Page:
Deut. 5:28-29

“3. God’s approbation of their request…

(2) He wishes they were but sincere in it: O that there were such a heart in them! v. 29.

[1.] Such a heart as they should have, a heart to fear God, and keep his commandments for ever.  Note, The God of heaven is truly and earnestly desirous of the welfare and salvation of poor sinners.  He has given abundant proof that he is so: he gives us time and space to repent, by his mercies invites us to repentance, and waits to be gracious; He has sent his Son to redeem us, published a general offer of pardon and life, promised his Spirit to those that pray for him, and has said and sworn that he has no pleasure in the ruin of sinners.

[2.] Such a heart as they now had, or one would think they had. Note, It would be well with many if there were always such a heart in them as there seems to be sometimes, when they are under conviction of sin, or the rebukes of Providence, or when they come to look death in the face: How gracious will they be when these pangs come upon them!  O that there were always such a heart in them!”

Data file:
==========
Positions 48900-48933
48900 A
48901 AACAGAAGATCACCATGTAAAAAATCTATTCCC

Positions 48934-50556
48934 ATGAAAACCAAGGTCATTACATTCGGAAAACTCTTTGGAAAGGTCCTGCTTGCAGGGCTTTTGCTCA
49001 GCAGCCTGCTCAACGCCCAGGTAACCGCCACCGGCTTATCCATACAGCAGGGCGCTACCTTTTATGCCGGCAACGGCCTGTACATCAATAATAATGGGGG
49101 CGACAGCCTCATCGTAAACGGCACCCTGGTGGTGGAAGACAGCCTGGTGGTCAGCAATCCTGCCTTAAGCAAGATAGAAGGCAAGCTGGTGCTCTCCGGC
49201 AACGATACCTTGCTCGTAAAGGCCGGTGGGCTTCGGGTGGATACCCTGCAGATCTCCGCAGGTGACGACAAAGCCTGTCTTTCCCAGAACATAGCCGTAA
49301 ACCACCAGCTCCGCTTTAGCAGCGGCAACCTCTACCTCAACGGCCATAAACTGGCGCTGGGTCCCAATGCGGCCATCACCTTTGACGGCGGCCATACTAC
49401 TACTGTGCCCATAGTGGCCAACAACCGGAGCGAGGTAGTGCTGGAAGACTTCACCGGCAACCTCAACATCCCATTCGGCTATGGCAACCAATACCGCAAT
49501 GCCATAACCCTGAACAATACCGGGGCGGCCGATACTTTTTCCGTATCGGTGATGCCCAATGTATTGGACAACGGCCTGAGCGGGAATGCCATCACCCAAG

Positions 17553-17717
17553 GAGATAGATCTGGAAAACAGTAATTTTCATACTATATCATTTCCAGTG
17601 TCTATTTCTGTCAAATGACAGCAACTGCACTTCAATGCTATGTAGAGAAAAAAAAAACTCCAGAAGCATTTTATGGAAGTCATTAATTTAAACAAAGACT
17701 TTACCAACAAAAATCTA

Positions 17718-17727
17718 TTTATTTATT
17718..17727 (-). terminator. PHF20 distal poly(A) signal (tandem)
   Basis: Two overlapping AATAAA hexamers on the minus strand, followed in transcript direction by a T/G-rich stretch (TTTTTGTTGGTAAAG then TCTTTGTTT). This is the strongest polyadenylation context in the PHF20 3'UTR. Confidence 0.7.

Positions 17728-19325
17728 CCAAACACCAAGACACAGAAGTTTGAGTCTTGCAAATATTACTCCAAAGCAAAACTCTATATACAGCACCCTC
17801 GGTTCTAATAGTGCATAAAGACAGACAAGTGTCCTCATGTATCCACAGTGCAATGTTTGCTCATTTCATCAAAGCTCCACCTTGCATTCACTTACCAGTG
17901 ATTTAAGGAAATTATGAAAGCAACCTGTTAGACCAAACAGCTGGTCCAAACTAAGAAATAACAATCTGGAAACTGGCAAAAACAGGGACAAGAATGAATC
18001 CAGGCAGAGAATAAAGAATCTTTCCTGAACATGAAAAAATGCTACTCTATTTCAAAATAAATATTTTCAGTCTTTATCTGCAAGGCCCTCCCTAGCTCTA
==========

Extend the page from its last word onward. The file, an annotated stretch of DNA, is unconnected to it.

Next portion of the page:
on Ezra 1:5-11

The call and offer of the gospel are like Cyrus’s proclamation.  Deliverance is preached to the captives, Luke 4:18.  Those that are bound under the unrighteous dominion of sin, and bound over to the righteous judgment of God, may be made free by Jesus Christ. Whoever will, by repentance and faith, return to God, his duty to God, his happiness in God, Jesus Christ has opened the way for him, and let him go up out of the slavery of sin into the glorious liberty of the children of God.  The offer is general to all.  Christ makes it, in pursuance of the grant which the Father has made him of all power both in heaven and in earth (a much greater dominion than that given to Cyrus, v. 2) and of the charge given Him to build God a house, to set him up a church in the world, a kingdom among men.  Many that hear this joyful sound choose to sit still in Babylon, are in love with their sins and will not venture upon the difficulties of a holy life; but some there are that break through the discouragements, and resolve to build the house of God, to make heaven of their religion, whatever it cost them, and they are those whose spirit God has raised above the world and the flesh and whom he has made willing in the day of his power, Ps. 110:3.  Thus will the heavenly Canaan be replenished, though many perish in Babylon; and the gospel-offer will not be made in vain.